Since Lebanon’s currency collapsed in October 2019 — thrusting the nation into its deepest economic crisis in recent memory — a growing number of its citizens have been forced to rely on private generators to power their homes. The alternative is to go without electricity for several hours every day.
Earlier this month, Karpowership, a Turkish energy company responsible for around a quarter of Lebanon’s electricity supply, turned off its generators, claiming that the debt-burdened Lebanese government owed it millions of dollars in unpaid dues.
Faisal Al-Sayegh, a Lebanese MP, had warned in March that “two Turkish steamboats that were hired by the Ministry of Energy to generate electricity are to withdraw from Lebanon because they did not receive their dues, which are about $160 million.”
Now, in a development that could leave millions more in the dark, cash-strapped Lebanese authorities are looking to suspend state subsidies from the end of May for fuel and electricity.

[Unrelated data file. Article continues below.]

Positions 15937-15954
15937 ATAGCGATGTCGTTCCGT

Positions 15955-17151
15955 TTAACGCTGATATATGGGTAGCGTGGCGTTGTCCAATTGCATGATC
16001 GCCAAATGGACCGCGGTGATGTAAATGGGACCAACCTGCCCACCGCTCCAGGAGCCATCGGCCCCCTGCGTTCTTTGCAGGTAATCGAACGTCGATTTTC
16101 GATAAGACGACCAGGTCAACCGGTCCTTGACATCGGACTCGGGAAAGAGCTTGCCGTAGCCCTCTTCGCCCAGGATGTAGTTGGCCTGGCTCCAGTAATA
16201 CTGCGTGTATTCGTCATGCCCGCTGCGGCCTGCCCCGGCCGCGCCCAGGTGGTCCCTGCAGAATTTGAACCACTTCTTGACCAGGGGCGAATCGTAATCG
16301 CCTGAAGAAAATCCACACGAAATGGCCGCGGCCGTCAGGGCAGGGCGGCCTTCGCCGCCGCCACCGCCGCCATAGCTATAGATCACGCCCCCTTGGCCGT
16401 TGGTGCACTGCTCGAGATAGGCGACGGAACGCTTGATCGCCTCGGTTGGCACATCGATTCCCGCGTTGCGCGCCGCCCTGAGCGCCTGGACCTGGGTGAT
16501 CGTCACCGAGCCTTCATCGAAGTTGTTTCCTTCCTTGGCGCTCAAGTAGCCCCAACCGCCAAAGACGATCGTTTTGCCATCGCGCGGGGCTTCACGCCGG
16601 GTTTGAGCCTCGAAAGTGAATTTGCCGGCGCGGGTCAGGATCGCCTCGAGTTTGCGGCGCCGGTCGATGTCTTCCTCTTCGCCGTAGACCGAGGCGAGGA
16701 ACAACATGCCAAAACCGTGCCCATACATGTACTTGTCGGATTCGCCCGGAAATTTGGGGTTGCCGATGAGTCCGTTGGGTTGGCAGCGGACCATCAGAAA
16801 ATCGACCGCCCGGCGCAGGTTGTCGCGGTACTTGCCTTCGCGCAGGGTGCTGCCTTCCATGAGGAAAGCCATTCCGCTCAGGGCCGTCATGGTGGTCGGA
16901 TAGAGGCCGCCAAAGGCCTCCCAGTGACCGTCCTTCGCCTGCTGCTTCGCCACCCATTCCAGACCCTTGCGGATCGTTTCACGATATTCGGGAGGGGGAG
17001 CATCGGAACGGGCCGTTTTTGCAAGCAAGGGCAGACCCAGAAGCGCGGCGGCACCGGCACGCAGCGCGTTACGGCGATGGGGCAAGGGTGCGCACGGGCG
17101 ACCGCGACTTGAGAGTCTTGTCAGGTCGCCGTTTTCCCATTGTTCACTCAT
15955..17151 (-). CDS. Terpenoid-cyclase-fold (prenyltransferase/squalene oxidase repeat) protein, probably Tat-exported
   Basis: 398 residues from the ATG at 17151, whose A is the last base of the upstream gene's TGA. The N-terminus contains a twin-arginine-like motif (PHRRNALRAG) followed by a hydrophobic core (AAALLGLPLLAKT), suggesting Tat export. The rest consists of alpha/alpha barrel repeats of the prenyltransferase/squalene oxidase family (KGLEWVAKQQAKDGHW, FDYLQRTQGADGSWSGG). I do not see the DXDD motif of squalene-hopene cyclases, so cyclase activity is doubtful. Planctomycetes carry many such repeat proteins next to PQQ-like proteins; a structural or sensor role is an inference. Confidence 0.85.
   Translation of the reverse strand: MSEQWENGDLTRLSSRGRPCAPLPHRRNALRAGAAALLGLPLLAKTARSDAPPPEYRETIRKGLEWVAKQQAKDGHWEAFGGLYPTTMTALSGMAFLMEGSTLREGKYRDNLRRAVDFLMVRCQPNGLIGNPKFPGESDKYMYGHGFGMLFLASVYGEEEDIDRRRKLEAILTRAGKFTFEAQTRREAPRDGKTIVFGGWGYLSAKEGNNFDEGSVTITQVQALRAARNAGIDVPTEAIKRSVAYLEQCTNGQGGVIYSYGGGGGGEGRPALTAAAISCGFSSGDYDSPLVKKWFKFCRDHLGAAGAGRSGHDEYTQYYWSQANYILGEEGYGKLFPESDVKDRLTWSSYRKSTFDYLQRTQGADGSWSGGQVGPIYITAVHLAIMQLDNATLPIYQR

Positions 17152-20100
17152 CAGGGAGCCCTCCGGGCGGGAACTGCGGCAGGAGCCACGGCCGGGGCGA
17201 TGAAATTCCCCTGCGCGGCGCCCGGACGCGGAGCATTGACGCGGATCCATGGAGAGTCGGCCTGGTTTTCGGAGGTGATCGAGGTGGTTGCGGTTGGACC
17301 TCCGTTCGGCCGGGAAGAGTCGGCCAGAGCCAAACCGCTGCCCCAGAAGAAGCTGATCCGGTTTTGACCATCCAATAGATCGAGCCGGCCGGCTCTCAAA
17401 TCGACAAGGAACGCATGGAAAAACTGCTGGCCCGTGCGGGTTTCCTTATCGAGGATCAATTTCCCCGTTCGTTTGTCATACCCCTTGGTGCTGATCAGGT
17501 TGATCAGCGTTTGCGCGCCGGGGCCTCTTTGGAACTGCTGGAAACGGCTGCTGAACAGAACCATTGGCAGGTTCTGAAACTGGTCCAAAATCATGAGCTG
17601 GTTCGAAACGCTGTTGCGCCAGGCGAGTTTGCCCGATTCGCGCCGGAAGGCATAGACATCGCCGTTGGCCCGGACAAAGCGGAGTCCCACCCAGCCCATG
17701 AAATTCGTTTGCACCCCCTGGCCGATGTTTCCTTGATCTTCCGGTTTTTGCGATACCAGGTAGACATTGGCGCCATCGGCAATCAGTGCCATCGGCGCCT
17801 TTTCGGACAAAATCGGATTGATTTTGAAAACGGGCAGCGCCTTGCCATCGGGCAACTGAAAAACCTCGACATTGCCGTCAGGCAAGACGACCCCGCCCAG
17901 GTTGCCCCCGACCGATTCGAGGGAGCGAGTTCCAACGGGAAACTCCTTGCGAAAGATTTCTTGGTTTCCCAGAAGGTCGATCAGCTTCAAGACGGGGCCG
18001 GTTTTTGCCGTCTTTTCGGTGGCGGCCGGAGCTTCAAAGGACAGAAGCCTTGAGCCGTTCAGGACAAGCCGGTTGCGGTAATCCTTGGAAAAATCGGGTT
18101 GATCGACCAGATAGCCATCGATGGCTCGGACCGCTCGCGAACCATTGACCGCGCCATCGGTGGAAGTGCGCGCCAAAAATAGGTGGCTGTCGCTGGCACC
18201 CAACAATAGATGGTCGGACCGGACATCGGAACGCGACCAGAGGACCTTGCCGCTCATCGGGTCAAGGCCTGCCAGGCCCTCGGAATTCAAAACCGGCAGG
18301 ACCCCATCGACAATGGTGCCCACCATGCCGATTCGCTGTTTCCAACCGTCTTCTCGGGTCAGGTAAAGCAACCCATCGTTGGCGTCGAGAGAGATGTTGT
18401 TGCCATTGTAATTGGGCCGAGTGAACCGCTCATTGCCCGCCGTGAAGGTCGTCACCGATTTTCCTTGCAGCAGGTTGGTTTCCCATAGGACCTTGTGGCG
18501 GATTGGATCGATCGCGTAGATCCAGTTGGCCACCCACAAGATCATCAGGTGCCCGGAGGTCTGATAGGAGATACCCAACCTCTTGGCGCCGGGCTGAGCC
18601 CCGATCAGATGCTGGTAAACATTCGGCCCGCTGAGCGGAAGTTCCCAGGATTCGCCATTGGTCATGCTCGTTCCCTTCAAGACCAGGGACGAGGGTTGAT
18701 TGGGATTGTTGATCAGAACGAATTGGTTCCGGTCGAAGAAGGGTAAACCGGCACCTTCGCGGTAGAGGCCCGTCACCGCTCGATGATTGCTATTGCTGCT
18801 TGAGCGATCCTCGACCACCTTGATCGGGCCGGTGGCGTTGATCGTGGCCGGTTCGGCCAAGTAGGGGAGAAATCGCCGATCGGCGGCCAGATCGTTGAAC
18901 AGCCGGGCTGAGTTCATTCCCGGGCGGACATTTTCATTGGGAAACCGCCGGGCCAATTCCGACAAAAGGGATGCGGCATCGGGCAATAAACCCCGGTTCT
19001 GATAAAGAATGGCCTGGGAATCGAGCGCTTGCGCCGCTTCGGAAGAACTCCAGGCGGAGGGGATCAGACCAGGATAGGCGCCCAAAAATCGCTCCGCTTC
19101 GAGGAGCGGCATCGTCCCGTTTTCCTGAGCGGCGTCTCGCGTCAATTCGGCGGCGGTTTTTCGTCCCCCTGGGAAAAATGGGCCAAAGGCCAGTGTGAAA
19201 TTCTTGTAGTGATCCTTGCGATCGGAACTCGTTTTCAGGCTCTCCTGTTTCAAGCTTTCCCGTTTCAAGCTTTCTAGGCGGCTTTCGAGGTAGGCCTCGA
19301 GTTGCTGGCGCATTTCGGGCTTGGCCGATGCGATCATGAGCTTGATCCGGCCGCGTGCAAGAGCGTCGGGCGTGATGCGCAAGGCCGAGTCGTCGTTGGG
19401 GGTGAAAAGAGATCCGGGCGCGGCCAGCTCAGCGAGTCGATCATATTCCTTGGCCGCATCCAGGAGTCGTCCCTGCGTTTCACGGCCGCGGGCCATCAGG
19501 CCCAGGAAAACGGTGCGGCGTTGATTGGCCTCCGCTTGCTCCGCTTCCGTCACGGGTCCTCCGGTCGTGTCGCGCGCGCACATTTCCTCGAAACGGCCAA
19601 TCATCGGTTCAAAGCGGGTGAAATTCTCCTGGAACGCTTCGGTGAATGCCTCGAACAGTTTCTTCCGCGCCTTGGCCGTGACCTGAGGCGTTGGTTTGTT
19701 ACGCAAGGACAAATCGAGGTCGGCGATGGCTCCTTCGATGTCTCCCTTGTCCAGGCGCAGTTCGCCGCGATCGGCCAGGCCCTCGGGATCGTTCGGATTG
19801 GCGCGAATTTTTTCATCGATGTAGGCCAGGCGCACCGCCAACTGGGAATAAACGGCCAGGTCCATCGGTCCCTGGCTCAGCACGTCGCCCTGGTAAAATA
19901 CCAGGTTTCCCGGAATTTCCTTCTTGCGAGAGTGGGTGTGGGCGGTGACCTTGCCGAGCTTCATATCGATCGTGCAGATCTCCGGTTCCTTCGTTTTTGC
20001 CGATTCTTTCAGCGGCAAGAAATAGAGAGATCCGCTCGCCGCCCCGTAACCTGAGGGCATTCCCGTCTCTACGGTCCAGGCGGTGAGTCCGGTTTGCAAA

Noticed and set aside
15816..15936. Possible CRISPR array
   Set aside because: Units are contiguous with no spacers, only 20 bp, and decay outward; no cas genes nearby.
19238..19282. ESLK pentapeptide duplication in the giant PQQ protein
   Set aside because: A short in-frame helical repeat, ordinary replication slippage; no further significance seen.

Successive governments of Lebanon, the World Bank and the International Monetary Fund (IMF) have deemed electricity reform a vital issue for reducing the country’s public debt, which has soared to more than 150 percent of the GDP.
Net transfers to the state-owned Electricite du Liban per year are between $1 billion and $1.5 billion, most of which is spent on the purchase of fuel.
On Wednesday, S&P Global said the cost for Lebanese banks to restructure debts could range from 30 percent to 134 percent of the GDP for 2021. “The main stumbling block to restructuring appears to be that Lebanon is currently functioning with a caretaker government without authority to agree terms with creditors,” an S&P Global report said.
Lebanon’s financial meltdown, its worst since the 1975-1990 civil war, has triggered months of social upheaval. According to the World Bank, real gross domestic product (GDP) growth contracted by some 20.3 percent in 2020 and inflation reached triple digits.